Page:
Jump to content

How to start out in property


Recommended Posts

Hi Lauren,

 

My view is that whatever path you take depends on many factors such as goals, skill, available time, attitude to risk, time scale, etc. For example if you had a good amount of free time and wanted to be hands on then you could get involved in finding your own deal, alternatively if you didn't have much free time then you could opt for a more hands off approach and use a property sourcer; RMP Property typically have deals around your investment level.

 

The number one comment from investors is they wish they started earlier, however given your age, time is on your side.  I would therefore not rush into anything (to an extent as you need to take action at some point) and use this time to get a good understanding of the different options out there. The Property Podcast would be a good place to start. Their latest podcast for example discusses how much you need to invest which might be quite applicable here and there are many other podcasts in their archive which will be very helpful.

 

The amount you have available to invest will determine your options. For example purchasing a property in the south would be challenging however something up north is much more viable. Or perhaps you could save up some more for your own place and then let out some of the rooms.

 

Regards,

 

Carl

Link to post

Ton of people could tell you to do this or that.

 

Educate yourself.

 

Take time to learn about property.  Spend next few months education yourself on different stategies. 

 

You don't have to rush. Money you have will still be there in few months from now. You don't have to invest tomorrow.

Link to post

In addition to books and podcasts, you could try subscribing to YPN (Your Property Network) magazine which generally packed with case studies using different strategies and articles covering many different topics.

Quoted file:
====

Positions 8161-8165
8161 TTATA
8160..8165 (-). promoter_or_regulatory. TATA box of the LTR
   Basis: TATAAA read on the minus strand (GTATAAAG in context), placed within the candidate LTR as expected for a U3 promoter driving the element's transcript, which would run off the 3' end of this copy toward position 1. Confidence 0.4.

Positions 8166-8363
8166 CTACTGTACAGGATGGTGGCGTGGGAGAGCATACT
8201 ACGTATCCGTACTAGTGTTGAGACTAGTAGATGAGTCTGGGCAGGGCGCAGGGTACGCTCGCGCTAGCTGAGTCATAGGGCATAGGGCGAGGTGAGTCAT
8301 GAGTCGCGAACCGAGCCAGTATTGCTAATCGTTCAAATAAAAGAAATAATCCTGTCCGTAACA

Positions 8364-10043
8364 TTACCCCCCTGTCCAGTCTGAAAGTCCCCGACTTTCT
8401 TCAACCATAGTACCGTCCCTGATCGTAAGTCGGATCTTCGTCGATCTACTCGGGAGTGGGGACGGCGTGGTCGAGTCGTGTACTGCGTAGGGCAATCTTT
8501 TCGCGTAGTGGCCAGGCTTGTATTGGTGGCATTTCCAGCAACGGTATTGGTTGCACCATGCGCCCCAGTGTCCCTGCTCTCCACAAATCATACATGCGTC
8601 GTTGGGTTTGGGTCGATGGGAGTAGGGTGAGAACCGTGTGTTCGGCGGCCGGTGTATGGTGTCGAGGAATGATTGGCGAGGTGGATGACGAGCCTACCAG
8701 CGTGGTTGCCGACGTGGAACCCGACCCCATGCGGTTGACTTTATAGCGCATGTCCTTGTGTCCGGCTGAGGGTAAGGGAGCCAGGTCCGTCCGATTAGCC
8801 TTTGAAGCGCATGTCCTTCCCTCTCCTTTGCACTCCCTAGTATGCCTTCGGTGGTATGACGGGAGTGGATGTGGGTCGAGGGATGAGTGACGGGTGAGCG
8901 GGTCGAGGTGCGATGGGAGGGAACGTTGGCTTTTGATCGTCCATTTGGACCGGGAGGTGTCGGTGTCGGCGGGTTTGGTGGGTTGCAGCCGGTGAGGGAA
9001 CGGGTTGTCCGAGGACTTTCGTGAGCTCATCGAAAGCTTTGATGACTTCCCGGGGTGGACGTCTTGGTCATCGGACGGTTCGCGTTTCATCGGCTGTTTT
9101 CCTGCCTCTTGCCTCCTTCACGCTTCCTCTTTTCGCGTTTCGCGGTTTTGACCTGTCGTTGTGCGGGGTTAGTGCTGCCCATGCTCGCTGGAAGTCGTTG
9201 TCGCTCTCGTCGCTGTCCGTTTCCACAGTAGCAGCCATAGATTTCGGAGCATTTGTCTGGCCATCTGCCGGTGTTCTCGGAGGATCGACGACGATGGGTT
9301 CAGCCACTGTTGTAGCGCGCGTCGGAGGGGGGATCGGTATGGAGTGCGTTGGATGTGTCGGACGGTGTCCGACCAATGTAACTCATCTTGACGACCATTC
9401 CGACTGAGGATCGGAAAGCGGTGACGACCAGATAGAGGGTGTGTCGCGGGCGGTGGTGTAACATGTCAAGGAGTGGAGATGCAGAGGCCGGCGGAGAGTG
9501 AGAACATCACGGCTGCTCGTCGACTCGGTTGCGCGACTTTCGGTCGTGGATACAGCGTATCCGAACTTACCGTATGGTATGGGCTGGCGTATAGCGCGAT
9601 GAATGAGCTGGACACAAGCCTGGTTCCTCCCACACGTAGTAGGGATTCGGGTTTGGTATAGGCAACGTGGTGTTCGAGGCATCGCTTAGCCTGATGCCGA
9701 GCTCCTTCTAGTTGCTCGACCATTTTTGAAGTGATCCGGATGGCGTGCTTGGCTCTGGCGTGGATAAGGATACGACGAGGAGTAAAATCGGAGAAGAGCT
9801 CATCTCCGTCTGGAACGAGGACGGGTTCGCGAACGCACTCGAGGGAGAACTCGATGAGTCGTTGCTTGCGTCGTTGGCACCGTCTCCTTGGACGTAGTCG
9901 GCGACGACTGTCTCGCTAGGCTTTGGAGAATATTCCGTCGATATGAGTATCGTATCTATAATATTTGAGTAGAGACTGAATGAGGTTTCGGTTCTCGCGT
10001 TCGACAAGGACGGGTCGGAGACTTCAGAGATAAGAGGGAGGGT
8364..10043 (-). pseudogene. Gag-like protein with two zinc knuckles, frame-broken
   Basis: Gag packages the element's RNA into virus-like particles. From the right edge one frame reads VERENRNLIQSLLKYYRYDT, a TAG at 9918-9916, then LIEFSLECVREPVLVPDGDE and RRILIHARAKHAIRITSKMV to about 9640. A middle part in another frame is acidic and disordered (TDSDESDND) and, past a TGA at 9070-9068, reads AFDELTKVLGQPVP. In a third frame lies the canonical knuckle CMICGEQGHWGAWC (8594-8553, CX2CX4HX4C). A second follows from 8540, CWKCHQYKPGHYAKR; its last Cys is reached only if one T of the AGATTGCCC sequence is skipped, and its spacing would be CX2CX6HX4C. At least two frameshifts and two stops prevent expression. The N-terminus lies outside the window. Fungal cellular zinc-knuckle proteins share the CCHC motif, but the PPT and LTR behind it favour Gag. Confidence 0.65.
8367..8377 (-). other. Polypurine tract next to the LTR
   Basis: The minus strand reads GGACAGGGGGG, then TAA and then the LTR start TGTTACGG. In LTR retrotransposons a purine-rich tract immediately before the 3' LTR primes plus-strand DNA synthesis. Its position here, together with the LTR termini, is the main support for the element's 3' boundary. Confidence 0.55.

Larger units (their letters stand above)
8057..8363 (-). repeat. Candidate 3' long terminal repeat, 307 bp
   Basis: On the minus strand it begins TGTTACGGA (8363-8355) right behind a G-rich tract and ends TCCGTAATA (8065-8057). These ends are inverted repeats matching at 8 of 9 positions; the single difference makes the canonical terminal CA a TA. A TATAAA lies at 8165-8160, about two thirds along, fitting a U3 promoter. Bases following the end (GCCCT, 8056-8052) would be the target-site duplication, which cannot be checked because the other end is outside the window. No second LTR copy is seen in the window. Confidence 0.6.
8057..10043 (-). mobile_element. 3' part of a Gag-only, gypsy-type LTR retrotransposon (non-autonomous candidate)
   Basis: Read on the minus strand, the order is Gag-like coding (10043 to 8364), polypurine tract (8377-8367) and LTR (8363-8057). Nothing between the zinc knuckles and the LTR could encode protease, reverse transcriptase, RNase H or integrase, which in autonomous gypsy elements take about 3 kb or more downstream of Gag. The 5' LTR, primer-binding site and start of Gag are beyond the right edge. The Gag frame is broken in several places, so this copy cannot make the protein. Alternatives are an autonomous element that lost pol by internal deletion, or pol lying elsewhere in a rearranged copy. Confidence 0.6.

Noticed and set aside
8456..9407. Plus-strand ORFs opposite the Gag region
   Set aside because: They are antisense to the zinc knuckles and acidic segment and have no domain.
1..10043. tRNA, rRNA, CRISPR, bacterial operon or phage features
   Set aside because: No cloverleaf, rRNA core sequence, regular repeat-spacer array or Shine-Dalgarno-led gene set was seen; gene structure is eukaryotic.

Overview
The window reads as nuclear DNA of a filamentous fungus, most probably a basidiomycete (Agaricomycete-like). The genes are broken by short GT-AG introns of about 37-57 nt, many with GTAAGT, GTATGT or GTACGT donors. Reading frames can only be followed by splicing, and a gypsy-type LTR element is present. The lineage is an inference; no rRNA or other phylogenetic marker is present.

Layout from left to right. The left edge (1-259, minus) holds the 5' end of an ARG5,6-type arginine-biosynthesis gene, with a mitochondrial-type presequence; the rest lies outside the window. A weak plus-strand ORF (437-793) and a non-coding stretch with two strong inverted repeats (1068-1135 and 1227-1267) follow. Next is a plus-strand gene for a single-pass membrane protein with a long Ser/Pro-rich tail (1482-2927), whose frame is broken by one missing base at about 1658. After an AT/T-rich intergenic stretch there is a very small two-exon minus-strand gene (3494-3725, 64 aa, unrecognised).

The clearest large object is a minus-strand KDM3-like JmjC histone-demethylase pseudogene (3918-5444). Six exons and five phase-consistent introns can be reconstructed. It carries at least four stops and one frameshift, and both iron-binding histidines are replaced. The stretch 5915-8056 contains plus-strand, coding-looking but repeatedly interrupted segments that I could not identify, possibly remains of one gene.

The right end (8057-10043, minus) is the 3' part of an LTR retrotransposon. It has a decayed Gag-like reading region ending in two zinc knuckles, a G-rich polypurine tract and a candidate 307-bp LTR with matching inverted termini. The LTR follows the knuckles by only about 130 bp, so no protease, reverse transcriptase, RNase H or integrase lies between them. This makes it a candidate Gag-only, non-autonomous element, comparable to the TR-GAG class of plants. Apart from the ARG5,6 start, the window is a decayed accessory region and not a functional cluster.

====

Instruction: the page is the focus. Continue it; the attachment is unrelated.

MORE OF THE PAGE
Also there are lots of training courses available. Be careful of the one day introduction sessions which turn out to be a sales pitch for larger and more expensive courses. Don't get me wrong, there is a lot of good content out there, just do your due diligence. I recently took part in an online training course run by Richard Brown at the Property Voice (www.thepropertyvoice.net). For £200 you get access to about 8 live webinar sessions covering various aspects of property investing and this also includes analysis of your strategy or help determining one. I would recommend 

 

Finally you could see what networking events are around your area. There is a good listing of networking events in the back of every YPN magazine. Some popular events are PIN and PPN which are hosted across the country.

Link to post

Hi Lauren,

 

 

Just to reiterate what others have said, the best thing to do is put some time into research first. I spent 6 months reading books, watching podcasts, visiting forums and going to networking events before taking the plunge. The first book I read  was "Property Investment for Beginners: A Property Geek guide" which personally I found was a great introduction and allowed me to think more on what strategies I wanted to pursue.